Follow us on Twitter Follow us on Twitter http://twitter.com/cooksheriff Fan us on Facebook Fan us on Facebook Watch us on YouTube Watch us on YouTube

QUICK LINKS


Search for Inmate Information/Visitation Registration


Submit a Crime Tip


Public Corruption
Complaint Forms


Employment Information


Evictions, Foreclosures & Civil Process

New
Civil Process Service
Lookup


Search Criminal/
Child Support Warrants


Shakman Compliance


Senior Citizen Services


Social Services


Internet Safety Tips


Graffiti Removal


Complaints


Cook County
Information Center


Freedom of Information
Act Request


Human Resources
Customer Service
Quality Survey


Training Academy


Firearm Information


Photos & Videos


Press Releases

Cook County Jail History

Home > D.O.C. > Cook County Jail History

Cook County was established on January 15, 1831 by the Illinois State Legislature. Chicago, then an unincorporated settlement with fewer than 60 residents, was designated the county seat. Due to a virtual absence of crime, a county courthouse and jail were not built until 1835. The first jail, located just North of the Chicago River, was a small wooden stockade that resembled a military fortress. Little is known about the structure’s size and the inmates that were held there due to a fire that destroyed many of the county’s early records.

But it is known that by 1850, the city’s growing population and rising crime rate rendered the stockade obsolete. A larger court and jail facility was built just North of what is now 54 W. Hubbard Street. Only offenders awaiting trial for serious crimes were held at the county’s Hubbard Street jail. Their trials proceeded quickly at the adjacent courthouse and those who were found guilty were sent to the State prison system to serve their sentence.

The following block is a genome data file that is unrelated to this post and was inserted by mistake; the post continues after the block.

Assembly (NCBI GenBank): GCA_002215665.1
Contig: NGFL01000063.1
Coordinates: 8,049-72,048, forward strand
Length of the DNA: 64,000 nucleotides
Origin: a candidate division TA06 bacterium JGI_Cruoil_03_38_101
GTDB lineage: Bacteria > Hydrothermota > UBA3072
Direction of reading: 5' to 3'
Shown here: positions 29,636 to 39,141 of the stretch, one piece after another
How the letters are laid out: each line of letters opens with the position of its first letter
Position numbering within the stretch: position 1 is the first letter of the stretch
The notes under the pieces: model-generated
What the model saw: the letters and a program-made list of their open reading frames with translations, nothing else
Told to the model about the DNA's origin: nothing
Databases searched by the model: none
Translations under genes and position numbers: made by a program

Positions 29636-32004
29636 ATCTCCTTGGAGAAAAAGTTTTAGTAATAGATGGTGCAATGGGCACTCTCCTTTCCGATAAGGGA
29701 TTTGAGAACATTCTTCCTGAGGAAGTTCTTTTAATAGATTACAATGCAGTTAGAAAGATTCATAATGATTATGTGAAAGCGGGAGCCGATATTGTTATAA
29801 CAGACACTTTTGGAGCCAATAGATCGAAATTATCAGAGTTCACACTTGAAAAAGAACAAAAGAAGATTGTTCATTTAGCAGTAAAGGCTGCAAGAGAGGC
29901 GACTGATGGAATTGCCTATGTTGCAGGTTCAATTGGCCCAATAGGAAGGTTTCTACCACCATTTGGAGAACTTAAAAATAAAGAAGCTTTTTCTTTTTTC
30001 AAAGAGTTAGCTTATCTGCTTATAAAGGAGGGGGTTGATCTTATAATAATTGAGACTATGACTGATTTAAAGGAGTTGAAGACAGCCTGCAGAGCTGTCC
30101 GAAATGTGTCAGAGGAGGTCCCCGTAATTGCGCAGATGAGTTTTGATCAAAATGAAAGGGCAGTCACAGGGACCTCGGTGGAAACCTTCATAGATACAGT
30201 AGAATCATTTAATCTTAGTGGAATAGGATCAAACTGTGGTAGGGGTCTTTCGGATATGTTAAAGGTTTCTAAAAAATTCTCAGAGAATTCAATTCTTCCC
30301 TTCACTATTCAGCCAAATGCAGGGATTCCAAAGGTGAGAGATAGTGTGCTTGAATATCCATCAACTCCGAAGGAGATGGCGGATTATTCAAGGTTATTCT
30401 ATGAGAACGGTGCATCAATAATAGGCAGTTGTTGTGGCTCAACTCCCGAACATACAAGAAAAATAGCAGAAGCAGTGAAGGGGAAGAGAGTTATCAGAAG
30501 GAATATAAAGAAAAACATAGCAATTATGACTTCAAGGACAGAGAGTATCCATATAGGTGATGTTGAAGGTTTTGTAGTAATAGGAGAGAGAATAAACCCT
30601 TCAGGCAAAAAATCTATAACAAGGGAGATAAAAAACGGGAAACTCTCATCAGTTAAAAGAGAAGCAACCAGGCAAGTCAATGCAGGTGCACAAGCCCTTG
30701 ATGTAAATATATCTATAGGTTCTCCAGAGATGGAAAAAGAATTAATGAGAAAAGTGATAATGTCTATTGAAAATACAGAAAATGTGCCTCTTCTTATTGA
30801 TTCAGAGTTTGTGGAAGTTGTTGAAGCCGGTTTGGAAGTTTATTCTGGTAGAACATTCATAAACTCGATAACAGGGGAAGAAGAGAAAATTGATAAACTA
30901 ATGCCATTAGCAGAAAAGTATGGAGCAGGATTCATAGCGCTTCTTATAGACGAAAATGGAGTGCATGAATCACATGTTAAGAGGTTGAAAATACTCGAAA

However, offenders who were arrested in Chicago for less serious crimes, like public drunkenness, fighting, and disturbing the peace, were not held at the county’s jail. Instead, the City of Chicago was responsible for detaining them at the city “Bridewell”, (an old English word for a jail used to house inmates on a short term basis). Built in 1852 at Polk and Wells Streets, the Bridewell was located near what was then the city’s vice district. Inmates were rarely held there for more than several weeks.

In the subsequent years, the inmate count at the Bridewell grew just as quickly as Chicago’s population. In 1871, just months before the Great Chicago Fire destroyed the Polk and Wells site, the Bridewell was moved to a new larger building at 26th and California, and officially renamed the Chicago House of Corrections. In its first year, the new facility’s inmate population doubled. An average of 419 inmates were held there each day. Until prison and legal reforms were made in the early years of the 20th Century, juveniles as young as 7 years old were held at the House of Corrections with the general inmate population and female offenders were housed in isolation in the same building.

Click here for larger image

Design for the County Jail and Criminal Court of Chicago, in course of erection (1874-1892, Hubbard St.)

 

Meanwhile, the county’s Hubbard Street jail experienced similar growth in inmates population. In order to stem the tide of overcrowding, several renovations and small–scale additions were made to the jail and court facilities.